By: Sehrish Wasif
ISLAMABAD: To impart formal education to adolescents about sexual reproductive health rights (SRHR), the Women’s Empowerment Group (WEG) on Wednesday launched a comprehensive nationwide curriculum.
The curriculum was launched at a conference and was attended by officials from concerned ministries, journalists, religious scholars, parliamentarians and human rights activists.
Dr Tariq Mehmood, a curriculum specialist at WEG, told The Express Tribune that curriculum has been launched in two levels for sixth to tenth graders. One level is for children between ages 10-12 while level two is designed for youngsters between ages 13-15.
Mehmood said they have printed several booklets on SRHR, which would be integrated with the existing 15 subjects in the school syllabus and will be distributed among teachers and students.
“Though we have launched the curriculum, however, the biggest challenge is its integration by the federal and provincial governments in the syllabus of public schools,” he said.
At the conference, Capital Administration and Development Division Joint Educational Adviser Rafiq Tahir assured that the Islamabad Capital Territory would be the first to integrate the curriculum in the school syllabus.
WEG CEO Omer Aftab said it was going to be a huge challenge to introduce the SRHR curriculum in schools where most teachers avoid teaching students about sexual reproductive health. “There are teachers who skip pages in the textbooks containing information about reproductive health.”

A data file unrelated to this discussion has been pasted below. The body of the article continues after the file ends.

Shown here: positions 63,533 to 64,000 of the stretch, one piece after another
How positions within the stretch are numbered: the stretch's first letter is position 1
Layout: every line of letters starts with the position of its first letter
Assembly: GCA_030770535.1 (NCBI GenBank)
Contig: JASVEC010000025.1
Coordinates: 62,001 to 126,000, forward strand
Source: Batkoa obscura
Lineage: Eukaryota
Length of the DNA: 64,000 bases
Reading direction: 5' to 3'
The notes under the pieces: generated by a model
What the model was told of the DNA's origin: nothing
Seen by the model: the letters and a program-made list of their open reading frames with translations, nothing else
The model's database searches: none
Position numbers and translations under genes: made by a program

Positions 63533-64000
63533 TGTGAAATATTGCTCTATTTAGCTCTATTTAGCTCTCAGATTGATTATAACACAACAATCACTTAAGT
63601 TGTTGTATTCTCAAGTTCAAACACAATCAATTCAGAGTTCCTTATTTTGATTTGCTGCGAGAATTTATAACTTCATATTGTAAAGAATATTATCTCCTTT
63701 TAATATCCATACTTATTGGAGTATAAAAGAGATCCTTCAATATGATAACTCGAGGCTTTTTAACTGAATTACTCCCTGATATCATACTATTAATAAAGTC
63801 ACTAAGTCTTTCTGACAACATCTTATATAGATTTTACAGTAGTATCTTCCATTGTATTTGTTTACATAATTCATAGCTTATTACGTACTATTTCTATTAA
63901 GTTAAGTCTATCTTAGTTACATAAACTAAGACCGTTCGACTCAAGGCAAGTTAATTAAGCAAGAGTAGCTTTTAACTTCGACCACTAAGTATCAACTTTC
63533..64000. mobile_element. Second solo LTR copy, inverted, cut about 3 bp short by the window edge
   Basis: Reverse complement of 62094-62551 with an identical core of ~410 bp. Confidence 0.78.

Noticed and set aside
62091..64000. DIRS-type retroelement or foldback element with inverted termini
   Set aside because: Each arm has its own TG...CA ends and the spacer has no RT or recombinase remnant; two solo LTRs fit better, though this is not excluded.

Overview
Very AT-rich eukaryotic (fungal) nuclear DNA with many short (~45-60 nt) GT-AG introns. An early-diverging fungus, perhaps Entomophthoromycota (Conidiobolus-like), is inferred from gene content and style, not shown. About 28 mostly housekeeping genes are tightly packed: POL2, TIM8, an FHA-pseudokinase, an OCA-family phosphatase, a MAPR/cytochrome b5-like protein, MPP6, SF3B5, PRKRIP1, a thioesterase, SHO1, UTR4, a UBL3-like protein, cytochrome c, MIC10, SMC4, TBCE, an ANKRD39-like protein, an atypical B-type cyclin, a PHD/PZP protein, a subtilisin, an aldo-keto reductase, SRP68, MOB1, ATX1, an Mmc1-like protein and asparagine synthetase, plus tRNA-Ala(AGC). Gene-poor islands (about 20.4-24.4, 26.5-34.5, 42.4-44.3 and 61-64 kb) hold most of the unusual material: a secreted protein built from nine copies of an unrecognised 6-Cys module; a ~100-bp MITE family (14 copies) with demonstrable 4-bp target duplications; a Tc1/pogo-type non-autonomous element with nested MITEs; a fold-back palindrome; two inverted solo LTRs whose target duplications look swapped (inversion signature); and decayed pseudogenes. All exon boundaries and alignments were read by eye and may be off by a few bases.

Prominent religious scholars endorsed the SRHR curriculum and hoped it would provide the youth with necessary information, instead of forcing them to rely on the internet or family and friends.
Pakistan Ulema Council Chairman Tahir Ashrafi said this was the right time to start discussing core social issues considered taboo in our society.
“Islam has not put any kind of restrictions over imparting knowledge regarding SRHR and our youth should not be deprived of this basic right.”
Maulana Abdul Mateen Akhunzada, a member of Jamiat Ulma-e-Pakistan, said talking about SRHR in tribal areas of Balochistan was one of the biggest challenges as it is considered a major taboo.
“There are many women who get pregnant and lack the courage to share this news with their husbands. Sometimes they face complications but don’t tell their in-laws which may result in maternal and infant deaths,” he said.
Journalist Talat Hussain said, “Even men feel shy to ask for contraceptives.”